New York City residents returned to Manhattan streets, yellow taxis began plying their usual routes and equity markets planned to open after Irene passed through as a tropical storm, less severe than the hurricane local officials feared.
While subways and buses may not be restored to full service right away, and airports may not return to regular operations until tomorrow, bridges and tunnels and major highways that had closed in high winds opened. More than 1.7 million lost power as the storm swept through New York and New Jersey, parts of which remained flooded.
In the city, water closed some highways, such as the Belt Parkway along the south Brooklyn shore. Metro-North commuter trains that link Manhattan with suburbs in Westchester and Connecticut will be out indefinitely due to track damage, according to Marjorie Anders, Metropolitan Transportation Authority spokeswoman.
“The good news is the worst is over and we will soon move to restore-and-return mode,” New York Mayor Michael Bloomberg said at a briefing yesterday at the New York Police Department’s Lower Manhattan headquarters.
City government will open today and employees are expected to come to work if they have a way to make the trip, the mayor said in a release last night. The MTA will begin restoring subway service starting at 6 a.m., according to a release from New York Governor Andrew Cuomo and MTA Chairman Jay Walder.
In Manhattan’s Battery Park City, where shallow water flooded part of its Hudson River promenade, residents who had been told to evacuate enjoyed views of a clearing harbor yesterday. Bloomberg lifted the order at 3 p.m.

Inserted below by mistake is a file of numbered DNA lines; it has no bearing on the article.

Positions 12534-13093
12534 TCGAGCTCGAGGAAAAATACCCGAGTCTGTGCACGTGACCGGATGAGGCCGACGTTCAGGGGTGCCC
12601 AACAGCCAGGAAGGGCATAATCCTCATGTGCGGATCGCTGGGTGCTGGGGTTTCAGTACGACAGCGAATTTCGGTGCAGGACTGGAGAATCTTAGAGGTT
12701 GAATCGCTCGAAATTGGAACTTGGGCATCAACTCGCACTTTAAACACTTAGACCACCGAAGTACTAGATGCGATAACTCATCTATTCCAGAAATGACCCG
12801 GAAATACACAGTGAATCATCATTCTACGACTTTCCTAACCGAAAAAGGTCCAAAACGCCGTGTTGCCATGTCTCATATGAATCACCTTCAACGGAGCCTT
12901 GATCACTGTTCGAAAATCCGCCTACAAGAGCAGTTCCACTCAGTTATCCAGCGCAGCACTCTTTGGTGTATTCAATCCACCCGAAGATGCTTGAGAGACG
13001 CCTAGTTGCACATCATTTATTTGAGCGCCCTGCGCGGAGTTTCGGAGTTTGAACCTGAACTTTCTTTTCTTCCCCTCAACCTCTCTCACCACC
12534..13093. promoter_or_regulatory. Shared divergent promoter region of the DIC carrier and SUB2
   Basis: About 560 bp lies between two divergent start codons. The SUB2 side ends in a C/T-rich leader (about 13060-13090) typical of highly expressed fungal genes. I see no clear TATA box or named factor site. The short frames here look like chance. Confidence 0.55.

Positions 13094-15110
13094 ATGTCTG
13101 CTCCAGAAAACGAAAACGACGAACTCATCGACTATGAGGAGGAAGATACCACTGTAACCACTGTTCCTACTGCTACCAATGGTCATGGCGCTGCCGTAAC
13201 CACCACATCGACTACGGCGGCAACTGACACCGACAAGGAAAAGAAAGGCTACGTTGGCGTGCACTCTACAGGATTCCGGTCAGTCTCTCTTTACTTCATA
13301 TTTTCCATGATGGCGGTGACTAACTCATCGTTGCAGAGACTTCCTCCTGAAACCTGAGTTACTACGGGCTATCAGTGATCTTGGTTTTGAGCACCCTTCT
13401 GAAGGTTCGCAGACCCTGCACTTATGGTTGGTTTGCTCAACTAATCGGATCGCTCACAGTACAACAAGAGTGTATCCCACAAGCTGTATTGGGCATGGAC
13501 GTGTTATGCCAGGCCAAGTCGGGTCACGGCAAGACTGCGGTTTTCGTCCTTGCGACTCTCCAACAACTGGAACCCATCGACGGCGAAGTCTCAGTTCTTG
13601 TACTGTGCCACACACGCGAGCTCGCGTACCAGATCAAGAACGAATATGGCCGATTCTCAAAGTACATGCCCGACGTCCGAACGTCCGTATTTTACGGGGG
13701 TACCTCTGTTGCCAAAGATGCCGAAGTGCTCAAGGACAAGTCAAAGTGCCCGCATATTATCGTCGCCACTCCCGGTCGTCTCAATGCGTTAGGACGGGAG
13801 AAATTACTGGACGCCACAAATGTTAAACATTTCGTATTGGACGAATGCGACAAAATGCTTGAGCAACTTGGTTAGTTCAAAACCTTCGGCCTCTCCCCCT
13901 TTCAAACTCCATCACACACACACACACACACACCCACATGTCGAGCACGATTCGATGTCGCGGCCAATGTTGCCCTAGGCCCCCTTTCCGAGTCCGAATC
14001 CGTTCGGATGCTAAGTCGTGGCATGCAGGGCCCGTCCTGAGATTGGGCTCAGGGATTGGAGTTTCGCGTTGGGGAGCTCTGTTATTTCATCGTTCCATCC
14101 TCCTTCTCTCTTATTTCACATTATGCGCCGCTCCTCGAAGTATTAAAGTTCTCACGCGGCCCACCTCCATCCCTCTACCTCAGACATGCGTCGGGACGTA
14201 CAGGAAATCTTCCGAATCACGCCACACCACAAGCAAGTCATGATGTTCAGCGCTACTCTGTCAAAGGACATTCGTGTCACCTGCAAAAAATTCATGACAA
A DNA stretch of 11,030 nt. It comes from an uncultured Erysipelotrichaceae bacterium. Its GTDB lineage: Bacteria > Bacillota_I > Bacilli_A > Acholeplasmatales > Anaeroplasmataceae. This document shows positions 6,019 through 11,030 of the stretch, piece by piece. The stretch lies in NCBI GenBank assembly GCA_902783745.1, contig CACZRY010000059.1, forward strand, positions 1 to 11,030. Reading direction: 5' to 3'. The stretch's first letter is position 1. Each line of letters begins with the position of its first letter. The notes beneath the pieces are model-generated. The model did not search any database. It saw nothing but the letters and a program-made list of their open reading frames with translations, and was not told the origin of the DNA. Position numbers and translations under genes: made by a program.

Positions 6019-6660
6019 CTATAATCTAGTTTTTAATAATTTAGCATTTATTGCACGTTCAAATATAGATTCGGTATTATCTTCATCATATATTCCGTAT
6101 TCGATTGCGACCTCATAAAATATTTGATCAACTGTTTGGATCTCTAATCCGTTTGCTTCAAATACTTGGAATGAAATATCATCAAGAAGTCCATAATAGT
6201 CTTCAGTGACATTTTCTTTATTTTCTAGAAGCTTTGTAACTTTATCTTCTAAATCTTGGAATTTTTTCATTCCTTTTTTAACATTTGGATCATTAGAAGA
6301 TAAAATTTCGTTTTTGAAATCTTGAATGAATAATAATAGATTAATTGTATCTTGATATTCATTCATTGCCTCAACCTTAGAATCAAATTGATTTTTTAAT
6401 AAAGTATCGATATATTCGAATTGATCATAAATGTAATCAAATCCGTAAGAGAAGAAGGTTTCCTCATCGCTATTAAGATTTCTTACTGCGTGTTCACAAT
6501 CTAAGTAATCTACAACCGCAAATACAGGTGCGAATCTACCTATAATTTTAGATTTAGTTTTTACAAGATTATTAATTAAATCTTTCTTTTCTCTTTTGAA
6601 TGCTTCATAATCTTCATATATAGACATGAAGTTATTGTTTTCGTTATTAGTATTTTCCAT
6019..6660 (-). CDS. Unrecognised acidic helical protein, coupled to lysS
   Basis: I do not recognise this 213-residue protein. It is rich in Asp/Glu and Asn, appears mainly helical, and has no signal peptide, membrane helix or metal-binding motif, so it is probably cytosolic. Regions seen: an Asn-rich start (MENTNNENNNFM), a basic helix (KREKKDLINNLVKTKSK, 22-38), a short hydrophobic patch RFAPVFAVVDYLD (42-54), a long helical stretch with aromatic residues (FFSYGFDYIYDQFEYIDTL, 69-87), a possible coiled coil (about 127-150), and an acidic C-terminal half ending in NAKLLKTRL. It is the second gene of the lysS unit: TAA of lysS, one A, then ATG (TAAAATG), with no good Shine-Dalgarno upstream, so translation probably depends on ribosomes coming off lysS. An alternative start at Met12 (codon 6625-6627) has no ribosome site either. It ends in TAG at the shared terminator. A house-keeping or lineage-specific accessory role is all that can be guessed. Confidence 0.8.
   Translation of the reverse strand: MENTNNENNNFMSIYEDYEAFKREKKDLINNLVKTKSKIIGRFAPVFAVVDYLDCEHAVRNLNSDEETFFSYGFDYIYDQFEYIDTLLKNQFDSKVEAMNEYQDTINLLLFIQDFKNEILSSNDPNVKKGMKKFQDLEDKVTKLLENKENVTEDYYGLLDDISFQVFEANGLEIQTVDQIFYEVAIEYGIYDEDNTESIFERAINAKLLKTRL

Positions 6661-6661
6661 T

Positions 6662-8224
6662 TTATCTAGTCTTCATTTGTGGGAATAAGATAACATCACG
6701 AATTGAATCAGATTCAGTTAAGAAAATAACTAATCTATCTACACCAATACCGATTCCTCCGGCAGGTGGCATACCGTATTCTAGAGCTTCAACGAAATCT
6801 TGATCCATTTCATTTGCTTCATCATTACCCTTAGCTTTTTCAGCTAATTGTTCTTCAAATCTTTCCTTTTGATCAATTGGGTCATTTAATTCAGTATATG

People disregarded police tape blocking Central Park entrances to run and bike, evading blown leaves and branches littering the roadway.
“It was just a big non-event,” Rob Kuchar, 28, a UBS banker, said while strolling the Hudson River waterfront about 1:45 p.m. “It was interesting to walk around the city and not see anybody, but at the end of the day, there were just some trees down and some rain.”
The storm, the first to prompt hurricane warnings in New York since 1985, made landfall in North Carolina two days ago and killed at least 18 on the East Coast. It left almost 6 million homes and businesses without power, according to the U.S. Energy Department. Damage will cost insurers about $2.6 billion, according to Kinetic Analysis Corp., a firm that predicts the effects of disasters.
Among the dead was a 20-year-old woman in Pilesgrove, New Jersey, 35 miles (56 kilometers) southeast of Philadelphia, who police said got swept away in her car after calling for help.
The storm flooded homes across New Jersey’s Atlantic, Salem, Somerset, Union, Bergen, Essex and Passaic Counties.
New Jersey Governor Chris Christie said 50,000 state residents would leave shelters last night. He discouraged people from attempting this morning’s commute, and said New Jersey Transit trains into New York will be suspended today, while buses will operate on a modified schedule and PATH trains will reopen.